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Government to test safety of burying radioactive soil

Government to test safety of burying radioactive soil this spring
31 jan2018.jpg
Bags of debris contaminated with radiation are seen stored in a field in the town of Okuma, near the Fukushima No. 1 nuclear plant, in this August 2015 photo.
 
The government plans to conduct a demonstration project sometime this spring to test the safety of burying waste generated by decontamination work following the 2011 Fukushima nuclear disaster, the Environment Ministry said Wednesday.
In the project, soil waste from eastern and northeastern areas of the country other than Fukushima Prefecture will be covered with uncontaminated soil at sites in the village of Tokai, Ibaraki Prefecture, and the town of Nasu, Tochigi Prefecture, with radioactivity levels around the locations being measured.
The government plans to determine its disposal policy for contaminated soil in the fall or later depending on the outcome of the experiment, according to the ministry.
A total of 56 municipalities in seven prefectures — Iwate, Miyagi, Ibaraki, Tochigi, Gunma, Saitama and Chiba — have completed cleanup work with financial support from the central government.
But some 330,000 cubic meters of soil waste has been temporarily kept at around 28,000 locations — including public spaces such as schools and parks — in 53 municipalities, prompting local residents to call for disposal of the waste at the earliest opportunity.
The project will be carried out on the premises of the Tokai Research and Development Center’s Nuclear Science Research Institute in Tokai and at a public space in Nasu.
Some 2,500 cubic meters of soil waste temporarily kept at two locations in Tokai and about 350 cubic meters of soil waste kept at the public space in Nasu will be used in the project.
After the waste is buried, workers’ exposure levels to radiation will also be measured.
“Households in storage locations continue shouldering the burden. I hope (the project) will prove the safety of burying it (soil waste) and lead to the disposal (of contaminated soil),” a Nasu town official said.
“It took time to conduct (the project) but it’s good,” said an official in Tokai, adding that more and more local residents have been asking for the removal of soil waste from a park.
After being asked by municipalities to demonstrate a way to dispose of soil waste, the ministry had been searching for proper locations to carry out the demonstration project.
 
Radioactive soil disposal method to be tested
Japan’s Environment Ministry will carry out tests at 2 sites where soil generated in decontamination work following the 2011 Fukushima nuclear accident is buried.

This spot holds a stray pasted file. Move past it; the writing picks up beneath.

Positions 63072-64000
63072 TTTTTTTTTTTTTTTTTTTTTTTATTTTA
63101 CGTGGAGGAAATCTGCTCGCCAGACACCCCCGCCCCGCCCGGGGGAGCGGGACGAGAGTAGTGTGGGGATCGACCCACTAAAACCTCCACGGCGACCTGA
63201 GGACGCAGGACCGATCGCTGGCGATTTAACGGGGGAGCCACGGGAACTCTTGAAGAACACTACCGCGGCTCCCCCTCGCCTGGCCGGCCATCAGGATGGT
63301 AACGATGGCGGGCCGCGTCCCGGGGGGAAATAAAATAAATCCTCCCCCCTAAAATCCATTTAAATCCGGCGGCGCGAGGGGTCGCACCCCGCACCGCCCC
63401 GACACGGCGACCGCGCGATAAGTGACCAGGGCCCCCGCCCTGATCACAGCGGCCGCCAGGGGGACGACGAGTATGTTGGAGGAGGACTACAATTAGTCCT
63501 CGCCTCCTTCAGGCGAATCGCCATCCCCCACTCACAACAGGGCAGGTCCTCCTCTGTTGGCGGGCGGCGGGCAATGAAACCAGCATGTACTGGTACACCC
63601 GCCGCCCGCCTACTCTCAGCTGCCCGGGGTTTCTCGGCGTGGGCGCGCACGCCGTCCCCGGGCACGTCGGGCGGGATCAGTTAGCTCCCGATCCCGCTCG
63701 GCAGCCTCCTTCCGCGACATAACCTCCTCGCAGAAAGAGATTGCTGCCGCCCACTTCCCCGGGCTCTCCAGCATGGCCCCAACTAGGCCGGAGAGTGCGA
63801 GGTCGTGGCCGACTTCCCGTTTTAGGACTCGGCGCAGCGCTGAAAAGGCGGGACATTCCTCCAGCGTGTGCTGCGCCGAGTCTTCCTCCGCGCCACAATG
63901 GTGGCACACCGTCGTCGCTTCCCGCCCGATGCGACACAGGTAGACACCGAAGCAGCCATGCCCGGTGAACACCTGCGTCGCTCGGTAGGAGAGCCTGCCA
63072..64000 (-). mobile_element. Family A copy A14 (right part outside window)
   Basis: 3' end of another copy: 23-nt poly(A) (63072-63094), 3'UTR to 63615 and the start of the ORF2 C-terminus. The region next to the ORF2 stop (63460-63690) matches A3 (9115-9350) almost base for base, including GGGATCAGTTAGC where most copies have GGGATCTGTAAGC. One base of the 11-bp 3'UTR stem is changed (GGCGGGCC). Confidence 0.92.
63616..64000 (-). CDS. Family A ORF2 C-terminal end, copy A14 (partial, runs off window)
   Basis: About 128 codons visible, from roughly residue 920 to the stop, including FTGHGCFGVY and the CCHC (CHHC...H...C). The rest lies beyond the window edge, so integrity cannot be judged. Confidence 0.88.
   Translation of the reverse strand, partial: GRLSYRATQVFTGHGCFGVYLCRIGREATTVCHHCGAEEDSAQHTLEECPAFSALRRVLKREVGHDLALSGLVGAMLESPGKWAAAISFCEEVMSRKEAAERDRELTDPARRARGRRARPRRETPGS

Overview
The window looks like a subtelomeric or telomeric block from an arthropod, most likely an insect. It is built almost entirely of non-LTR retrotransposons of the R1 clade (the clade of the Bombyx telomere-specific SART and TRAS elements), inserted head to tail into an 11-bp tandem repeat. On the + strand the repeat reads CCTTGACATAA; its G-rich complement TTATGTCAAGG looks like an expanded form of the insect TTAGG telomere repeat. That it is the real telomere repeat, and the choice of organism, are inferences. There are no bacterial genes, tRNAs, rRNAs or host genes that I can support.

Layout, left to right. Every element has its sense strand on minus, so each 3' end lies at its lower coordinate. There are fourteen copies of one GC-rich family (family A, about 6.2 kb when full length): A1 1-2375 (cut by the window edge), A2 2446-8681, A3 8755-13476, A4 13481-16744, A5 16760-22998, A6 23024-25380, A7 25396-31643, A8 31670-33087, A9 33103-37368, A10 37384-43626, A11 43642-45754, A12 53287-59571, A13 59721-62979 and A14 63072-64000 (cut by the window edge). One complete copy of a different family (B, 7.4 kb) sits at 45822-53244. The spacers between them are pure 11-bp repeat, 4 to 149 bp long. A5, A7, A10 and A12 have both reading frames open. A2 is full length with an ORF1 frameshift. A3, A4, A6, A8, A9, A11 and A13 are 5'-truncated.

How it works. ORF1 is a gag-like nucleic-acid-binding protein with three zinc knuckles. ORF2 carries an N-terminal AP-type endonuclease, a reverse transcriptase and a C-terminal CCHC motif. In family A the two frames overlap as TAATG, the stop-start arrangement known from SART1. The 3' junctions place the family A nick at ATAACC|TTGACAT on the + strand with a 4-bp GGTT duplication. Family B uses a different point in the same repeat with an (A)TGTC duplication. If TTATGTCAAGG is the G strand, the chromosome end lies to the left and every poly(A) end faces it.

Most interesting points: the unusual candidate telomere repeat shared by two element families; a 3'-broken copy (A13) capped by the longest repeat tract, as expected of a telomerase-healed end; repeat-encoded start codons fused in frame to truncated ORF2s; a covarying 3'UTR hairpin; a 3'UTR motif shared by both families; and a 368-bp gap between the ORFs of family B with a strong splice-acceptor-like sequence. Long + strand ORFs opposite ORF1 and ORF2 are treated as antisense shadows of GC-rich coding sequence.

Outside Fukushima Prefecture, where the crippled Fukushima Daiichi nuclear plant is located, some 330,000 cubic meters of soil are stored in 53 cities, towns and villages in 7 prefectures in eastern Japan.
The soil is currently kept at some 28,000 locations, including schoolyards and parks.
Local residents have called on the government to safely dispose of the soil as quickly as possible. The environment ministry will start testing soil disposal methods in the spring.
The sites chosen are a nuclear research institute in Ibaraki Prefecture and a sports ground in Tochigi Prefecture.
Ministry officials say the stored soil will be buried in the ground and then covered over again with clean new earth. They will then measure radiation levels at areas surrounding the sites and the amount of radiation that workers were exposed to.
The ministry will start negotiating with local governments regarding a full-scale disposal after verifying the test method’s safety and drawing up an appropriate disposal plan.
 
Landfilling of Radiation-Tainted Soil to Start outside Fukushima
Tokyo, Jan. 31 (Jiji Press)–The Environment Ministry said Wednesday that landfill work for soil tainted with radioactive materials released from the disaster-stricken Fukushima No. 1 nuclear power station will start outside Fukushima Prefecture, northeastern Japan.
The work will be carried out in the village of Tokai, Ibaraki Prefecture, and the town of Nasu, Tochigi Prefecture, on a trial basis from this spring. Both prefectures are south of and adjacent to Fukushima.
In Fukushima, work has already started to store such soil at interim facilities for up to 30 years before its final disposal.
The work in Tokai and Nasu will involve about 2,500 and 350 cubic meters, respectively, of soil removed from ground during decontamination work following the accident at the Tokyo Electric Power Company Holdings Inc. <9501> plant, which was heavily damaged in the March 2011 earthquake and tsunami.
The soil will be buried underground, with the land surface to be covered with a layer of clean soil more than 30 centimeters thick.
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January 31, 2018 - Posted by | Fukushima 2018 | , ,

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